All because those people wanted Bile Bomb before they went Gorge. Their failure to react according to the situation cost us the match, and since I was watching the whole thing unfold, I can most certainly tell you we hardly put up much of a fight. We managed to get an Onos, but it died fairly quickly. And when we finally did get up a second hive, the Marines were flying around with Jetpacks and Grenade Launchers. Many people on my team promptly ragequit, despite the fact that they were refusing to do as I asked.

And shockingly enough, the next game was won when we got some early Gorge tunnels to key locations. The Marines couldn't combat us when we were able to get where we needed to go. Anyway, the moral of the story is that the Commander's word comes first before your conditions. Whether the upgrade you want is available or not, you need to take the reins and play as the required role if no one else does. A well placed tunnel can be the difference between victory and defeat.


Another issue is when the Commander is blamed for defeat despite doing all they could do. I have had this happen to me before, though not recently. Despite my best attempts to expand, the Marines would force back our attempts to get out of the main base. Even with all the upgrades I could possibly provide, my team could do nothing to stop the Marines, and we were destroyed. Rather than blame themselves for failing to destroy the Marine resources or fight them away from our base, they turned and threw the blame on me, saying I should have tried to expand more.

Don't. Do. This. Your Commander can only do so much when you're cornered besides getting out of the Hive or Chair and trying to help fight. You and your team are responsible for protecting resources, bases, and encampments when the enemy attacks. Whips or Turrets are surprisingly ineffective against a fully armed rush from either team. It comes down to your team responding to the attack accordingly. And while the Marine Commander can force your team back if you have an Observatory, the aliens have no such method of instant travel. It's up to Aliens individually to get to the base as quickly as they can to repel the invaders. Once more, failure to do so can cost the game. So listen to the Commander!


Willingness to cooperate will determine the success of your team. You can't just let the enemies trample all over your claimed territory just because you're focused somewhere else. Be proactive, attack and defednd as needed. Most of the time, you shouldn't need to be told when to do it. If you see an opening, take the chance and try to give your team an advantage. In the end, the outcome of the came is all up to what you contribute.

This is the end of Part 3.
Final Notes
To recap: Treat new players considerately. They need help to become veterans themselves. Chasing them off chases off the potential for other players. Who wants to start playing a game where new players are treated like feces?

React to events quickly, and as a team. Don't let the enemy gain a foothold, do all in your power to work together to stop them.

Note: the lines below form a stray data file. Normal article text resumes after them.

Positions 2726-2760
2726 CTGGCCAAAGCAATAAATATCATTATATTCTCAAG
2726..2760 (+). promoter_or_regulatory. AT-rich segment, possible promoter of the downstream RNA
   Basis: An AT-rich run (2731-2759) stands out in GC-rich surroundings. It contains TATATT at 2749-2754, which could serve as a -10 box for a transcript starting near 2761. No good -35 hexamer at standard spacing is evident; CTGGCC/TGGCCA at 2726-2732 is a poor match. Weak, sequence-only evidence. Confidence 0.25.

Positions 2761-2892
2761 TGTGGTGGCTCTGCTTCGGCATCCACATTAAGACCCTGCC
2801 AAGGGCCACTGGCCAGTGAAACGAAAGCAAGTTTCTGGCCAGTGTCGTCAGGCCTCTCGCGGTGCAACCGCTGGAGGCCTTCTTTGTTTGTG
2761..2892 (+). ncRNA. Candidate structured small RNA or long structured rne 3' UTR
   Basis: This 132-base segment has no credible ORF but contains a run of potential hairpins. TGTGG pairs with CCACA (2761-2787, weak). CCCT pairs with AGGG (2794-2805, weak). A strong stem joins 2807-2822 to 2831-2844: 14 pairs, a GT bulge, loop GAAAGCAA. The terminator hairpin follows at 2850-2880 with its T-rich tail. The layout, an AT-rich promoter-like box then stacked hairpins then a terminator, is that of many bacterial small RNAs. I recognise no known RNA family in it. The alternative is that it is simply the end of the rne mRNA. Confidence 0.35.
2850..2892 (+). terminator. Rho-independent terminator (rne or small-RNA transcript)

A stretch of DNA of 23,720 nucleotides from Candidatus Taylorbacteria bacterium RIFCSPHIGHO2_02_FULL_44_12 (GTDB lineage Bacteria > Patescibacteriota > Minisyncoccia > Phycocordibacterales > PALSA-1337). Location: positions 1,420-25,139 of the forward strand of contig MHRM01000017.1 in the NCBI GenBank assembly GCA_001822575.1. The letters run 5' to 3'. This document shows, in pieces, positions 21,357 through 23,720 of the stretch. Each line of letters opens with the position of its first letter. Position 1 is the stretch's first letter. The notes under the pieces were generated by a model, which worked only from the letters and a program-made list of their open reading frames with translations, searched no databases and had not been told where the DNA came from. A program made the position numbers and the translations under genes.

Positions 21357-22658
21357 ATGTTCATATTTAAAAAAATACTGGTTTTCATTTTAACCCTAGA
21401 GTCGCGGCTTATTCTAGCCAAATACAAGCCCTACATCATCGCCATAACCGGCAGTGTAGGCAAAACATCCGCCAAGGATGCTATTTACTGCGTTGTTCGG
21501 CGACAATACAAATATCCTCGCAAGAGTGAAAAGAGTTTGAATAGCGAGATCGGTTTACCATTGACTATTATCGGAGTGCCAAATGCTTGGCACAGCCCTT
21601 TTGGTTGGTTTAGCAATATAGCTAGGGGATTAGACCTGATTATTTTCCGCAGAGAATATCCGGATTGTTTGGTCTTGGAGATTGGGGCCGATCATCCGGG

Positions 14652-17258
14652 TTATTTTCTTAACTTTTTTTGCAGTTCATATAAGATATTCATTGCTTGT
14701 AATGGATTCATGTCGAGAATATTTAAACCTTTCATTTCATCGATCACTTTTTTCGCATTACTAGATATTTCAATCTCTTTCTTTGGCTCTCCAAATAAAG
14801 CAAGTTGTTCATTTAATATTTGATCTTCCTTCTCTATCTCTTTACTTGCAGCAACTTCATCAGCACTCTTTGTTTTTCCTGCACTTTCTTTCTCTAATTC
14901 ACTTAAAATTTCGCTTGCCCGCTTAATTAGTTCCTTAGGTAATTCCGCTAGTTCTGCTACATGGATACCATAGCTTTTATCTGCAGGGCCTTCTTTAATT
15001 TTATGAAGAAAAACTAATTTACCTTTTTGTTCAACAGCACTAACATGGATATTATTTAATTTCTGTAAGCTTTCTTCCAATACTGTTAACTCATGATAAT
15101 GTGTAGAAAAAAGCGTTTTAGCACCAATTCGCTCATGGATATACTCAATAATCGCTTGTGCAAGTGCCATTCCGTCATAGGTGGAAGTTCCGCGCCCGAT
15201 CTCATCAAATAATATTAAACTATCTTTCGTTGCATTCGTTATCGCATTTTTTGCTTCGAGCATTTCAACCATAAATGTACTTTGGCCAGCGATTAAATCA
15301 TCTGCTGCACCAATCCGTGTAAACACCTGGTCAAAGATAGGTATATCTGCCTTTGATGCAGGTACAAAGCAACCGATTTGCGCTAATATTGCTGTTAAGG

Listen to the Commander. They can see what you can see, and sometimes they can see stuff you don't see. In the end, they need you and your team to keep the infrastructure alive. The only way to win is by having resources.


Letting the disrepect and aggression rule the community is what has caused us to become so small in the first place. You'd be surprised how quickly this game could change if people started acting a bit more kind and started to help the new people out.

Hopefully you'll take the words in this guide to acting like a kind human being to heart in playing, not only Natural Selection 2, but other games as well. Thank you for reading, and I hope to see you out in the infestation covered battlefield!
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Striker1919 Oct 4, 2016 @ 12:35pm 
@actionfrog I never played the tutorials, but I still play the game and am good at it from dat sweet experience and leting people tell me what to do/following orders.
Hellrunner Sep 27, 2016 @ 7:22am 
well... server owner perspective on new players: we had a rookiefriendly server once, where vets and rooks played along eachothers side. It had problems but with active admins the bad apples (toxic assholes) got quickly sorted out and new players almost instantly got the hang of things or left for good. That's teh nature of the game. They then split off the rooks to be left to thier own devices with no vet training influence whatsoever. The speed on rookieservers is... 10% at best of ours and after x amount of hours you loose your rookie status and you get mixed in with the vets. So A) if you stuck to the game due to the casual nature of gameplay on rookie pubs you'll leave in frustation.
Hellrunner Sep 27, 2016 @ 7:21am 
B) If you are a cometitive person who seeks a challenge, chances are you saw the chaos on rookie pubs and leave befor you even can get a glimps of the actual gameplay. So our player influx at the moment is the comp dudes that stuck to the casual phase and not be put off by it. That's just the issue with the new players. I could tell you storys over storys, but this is long enough allready. Just never use the playnow button and choose the community that suits you the best. Be communicative and SAY, look guys: I'm a rookie and I know this and that.
You will be helped like back in the days. At least with us ^^ Hellarious Basterds
actionstorm Sep 22, 2016 @ 12:43pm 
You can tell that not many people actaully play this game for long because only 3.2% of people who have the game have finished both tutorials
L!NCOLN Nov 17, 2015 @ 4:03pm 
This guide was much better than I anticipated since the writer only has 130ish hours. It is full of good info for newer players and manner lessons for us more experienced players who sometimes forget to be kind :D.
Cannon FodderAUS Feb 27, 2015 @ 1:41am 
Thanks for writing this. If you like, you can point rookies to my steam guide that is good for new players. It is a hefty read, but I have been told it is well worth it. Everything is introduced in a fictional story, so it makes more sense then just throwing mechanics at someone new.